Written by Tessema Tefferi, Regulatory Affairs Counsel
While the pace of change in accounting rules appears to have slowed down, the Financial Accounting Standards Board (FASB) is still active, especially with projects geared towards converging U.S. Generally Accepted Accounting Principles (GAAP) with international accounting standards. While there are many FASB- and GAAP-related issues that affect credit unions, I thought it would be helpful to provide an update on three, each of which NAFCU members have inquired about in recent months.
Fair Value for Loans
Earlier this year, FASB tentatively dropped a proposal to require fair value accounting for all loans, including those credit unions hold to maturity (HTM loans). No action is expected on this front until the 1st quarter of 2012, at the earliest. Under the tentative decision, the value of loans is measured as follows:
- Financial assets being held for sale and are actively traded, entities to measure them at fair value and record any changes through net income.
- Financial assets that are considered investments with a focus on minimizing risk and maximizing return are measured at fair value, with any changes recorded through “other comprehensive income.” The effect is that the investments affect equity on the balance sheet rather than net income on the income statement.
- Financial assets are held to maturity are measured at amortized cost. So, they are booked at cost and written down each period as the loan is settled over time.
More information about this project can be found here.
In August 2010, FASB issued an Exposure Draft to make significant changes to its rules relative to lease accounting. The proposal is part of FASB’s work with the International Accounting Standards Board (IASB) to converge US GAAP with international standards.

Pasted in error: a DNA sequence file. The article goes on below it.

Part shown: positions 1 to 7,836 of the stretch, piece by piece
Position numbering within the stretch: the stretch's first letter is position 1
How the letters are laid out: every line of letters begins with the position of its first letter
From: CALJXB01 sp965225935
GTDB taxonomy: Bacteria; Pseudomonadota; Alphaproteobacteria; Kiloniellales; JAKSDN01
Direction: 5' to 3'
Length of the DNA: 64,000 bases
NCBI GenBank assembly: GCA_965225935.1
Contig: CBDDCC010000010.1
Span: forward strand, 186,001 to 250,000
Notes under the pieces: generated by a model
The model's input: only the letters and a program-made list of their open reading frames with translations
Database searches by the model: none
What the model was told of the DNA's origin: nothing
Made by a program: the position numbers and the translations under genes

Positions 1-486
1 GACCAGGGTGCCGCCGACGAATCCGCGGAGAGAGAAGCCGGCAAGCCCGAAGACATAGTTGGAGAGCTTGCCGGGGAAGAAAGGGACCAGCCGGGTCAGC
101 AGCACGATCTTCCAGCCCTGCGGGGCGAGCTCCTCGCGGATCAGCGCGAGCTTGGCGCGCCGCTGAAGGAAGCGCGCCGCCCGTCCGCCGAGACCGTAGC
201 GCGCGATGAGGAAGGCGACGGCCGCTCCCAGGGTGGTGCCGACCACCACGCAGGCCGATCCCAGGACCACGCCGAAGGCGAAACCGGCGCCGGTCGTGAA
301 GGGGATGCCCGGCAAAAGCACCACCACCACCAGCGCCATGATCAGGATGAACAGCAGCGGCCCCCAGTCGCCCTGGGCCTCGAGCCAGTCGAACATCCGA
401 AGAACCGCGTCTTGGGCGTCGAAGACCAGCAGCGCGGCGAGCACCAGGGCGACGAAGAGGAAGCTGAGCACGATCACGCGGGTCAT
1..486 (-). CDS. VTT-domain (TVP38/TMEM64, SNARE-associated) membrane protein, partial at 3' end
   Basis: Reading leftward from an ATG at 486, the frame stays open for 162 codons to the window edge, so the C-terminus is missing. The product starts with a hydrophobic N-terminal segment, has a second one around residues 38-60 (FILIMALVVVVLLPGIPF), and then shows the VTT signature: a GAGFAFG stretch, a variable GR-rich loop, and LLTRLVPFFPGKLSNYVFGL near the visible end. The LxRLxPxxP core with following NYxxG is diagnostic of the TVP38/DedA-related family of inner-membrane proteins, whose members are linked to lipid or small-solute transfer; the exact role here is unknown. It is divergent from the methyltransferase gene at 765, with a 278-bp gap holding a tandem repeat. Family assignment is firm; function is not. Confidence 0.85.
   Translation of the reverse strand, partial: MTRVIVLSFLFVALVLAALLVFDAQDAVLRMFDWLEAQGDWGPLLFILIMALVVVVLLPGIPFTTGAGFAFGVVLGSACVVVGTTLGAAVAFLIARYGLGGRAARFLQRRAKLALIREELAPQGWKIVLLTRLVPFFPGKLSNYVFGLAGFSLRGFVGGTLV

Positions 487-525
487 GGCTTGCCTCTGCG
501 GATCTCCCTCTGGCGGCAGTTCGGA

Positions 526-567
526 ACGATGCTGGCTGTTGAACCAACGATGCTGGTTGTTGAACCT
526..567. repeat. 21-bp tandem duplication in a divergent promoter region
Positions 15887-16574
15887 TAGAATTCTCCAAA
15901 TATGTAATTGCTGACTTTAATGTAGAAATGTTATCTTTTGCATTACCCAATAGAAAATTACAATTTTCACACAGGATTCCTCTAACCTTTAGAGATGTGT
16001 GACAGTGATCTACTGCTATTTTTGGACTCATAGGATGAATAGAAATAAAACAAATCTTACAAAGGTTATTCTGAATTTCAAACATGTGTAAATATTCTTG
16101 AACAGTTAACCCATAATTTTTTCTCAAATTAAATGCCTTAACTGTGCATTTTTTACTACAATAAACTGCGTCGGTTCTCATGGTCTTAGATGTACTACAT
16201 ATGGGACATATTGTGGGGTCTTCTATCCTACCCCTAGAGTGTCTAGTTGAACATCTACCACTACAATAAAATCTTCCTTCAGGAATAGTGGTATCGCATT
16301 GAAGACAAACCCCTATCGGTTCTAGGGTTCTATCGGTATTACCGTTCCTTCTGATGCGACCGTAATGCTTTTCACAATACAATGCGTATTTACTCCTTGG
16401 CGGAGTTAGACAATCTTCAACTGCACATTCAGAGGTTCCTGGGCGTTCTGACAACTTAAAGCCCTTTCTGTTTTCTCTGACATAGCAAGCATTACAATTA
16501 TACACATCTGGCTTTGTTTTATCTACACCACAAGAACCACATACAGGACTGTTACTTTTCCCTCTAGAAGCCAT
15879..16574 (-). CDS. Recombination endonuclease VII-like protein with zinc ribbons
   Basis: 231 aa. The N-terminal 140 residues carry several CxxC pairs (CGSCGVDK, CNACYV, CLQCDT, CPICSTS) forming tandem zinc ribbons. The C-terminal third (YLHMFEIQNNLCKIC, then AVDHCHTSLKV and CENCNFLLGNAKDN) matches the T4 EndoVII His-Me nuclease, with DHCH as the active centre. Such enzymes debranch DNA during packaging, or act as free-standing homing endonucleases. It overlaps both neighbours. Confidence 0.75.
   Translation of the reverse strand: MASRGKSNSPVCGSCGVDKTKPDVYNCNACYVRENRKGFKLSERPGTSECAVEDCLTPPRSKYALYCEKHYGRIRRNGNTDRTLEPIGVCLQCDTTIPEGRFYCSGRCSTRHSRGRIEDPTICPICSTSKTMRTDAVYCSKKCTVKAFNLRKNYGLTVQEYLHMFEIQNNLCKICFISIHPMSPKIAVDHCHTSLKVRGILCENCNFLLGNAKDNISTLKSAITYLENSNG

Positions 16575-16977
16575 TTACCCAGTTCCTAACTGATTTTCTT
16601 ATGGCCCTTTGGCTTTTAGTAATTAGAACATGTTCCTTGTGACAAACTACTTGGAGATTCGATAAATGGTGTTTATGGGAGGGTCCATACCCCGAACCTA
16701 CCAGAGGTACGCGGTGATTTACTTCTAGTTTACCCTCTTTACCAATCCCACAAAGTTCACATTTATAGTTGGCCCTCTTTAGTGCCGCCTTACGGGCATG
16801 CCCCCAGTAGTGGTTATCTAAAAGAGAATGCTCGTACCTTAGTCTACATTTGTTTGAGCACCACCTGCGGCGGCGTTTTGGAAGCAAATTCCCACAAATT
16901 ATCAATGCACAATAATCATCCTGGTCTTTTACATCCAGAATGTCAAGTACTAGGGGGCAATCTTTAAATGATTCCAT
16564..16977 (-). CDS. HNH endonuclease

An important part of the lease accounting proposal was to require leases (with terms longer than 1 year) to be recognized as fixed assets in credit unions’ balance sheets. Lease payments would be recognized in balance sheets as follows: (1) initially recognize a liability to make lease payments and a right-of-use asset, both measured at the present value of the lease payments; (2) subsequently measure the liability to make lease payments using the effective interest method; and (3) amortize the right-of-use asset on a systematic basis that reflects the pattern of consumption of the expected future economic benefits.
The impact of the proposal is potentially critical for some credit unions because recognizing leases as assets could impact credit unions’ net worth ratio, specifically as to the calculation of “total assets’ in the denominator of the ratio. Some impacted credit unions may also incur additional costs, including costs associated from hiring outside experts and/or additional staff time.
Fortunately, FASB is re-considering the proposal. In fact, the proposal will be re-exposed (FASB lingo for re-proposed) for comments, likely in the first quarter of 2012.
To stay current on this project, follow FASB’s updates here.
Financing Receivables and the Allowance for Credit Losses
An accounting standard issued in 2010 will soon be effective for non-public entities, including credit unions. Accounting Standards Update 2010-20 applies to financing receivables, which is generally defined as a contractual right to receive money on demand or on fixed or determinable dates that is recognized as an asset on the entity’s balance sheet. These include loans, trade accounts receivable, notes receivable, credit cards, and receivables relating to leases that are other than operating leases. For such assets, the standard would require reporting on disaggregated basis.
The standard applies to credit unions, but the significant exclusions from the scope of the standard likely mitigate the effect of the standard on most credit unions. Notably, certain receivables are NOT within the scope of the standard, including: receivables measured at fair value, or the lower of cost or fair value; trade accounts receivable with contractual maturities of less than one year, and debt securities.
The standard is effective for the first reporting period after December 15, 2011 (note: for public entities, it became effective for reporting periods after 12/15/10).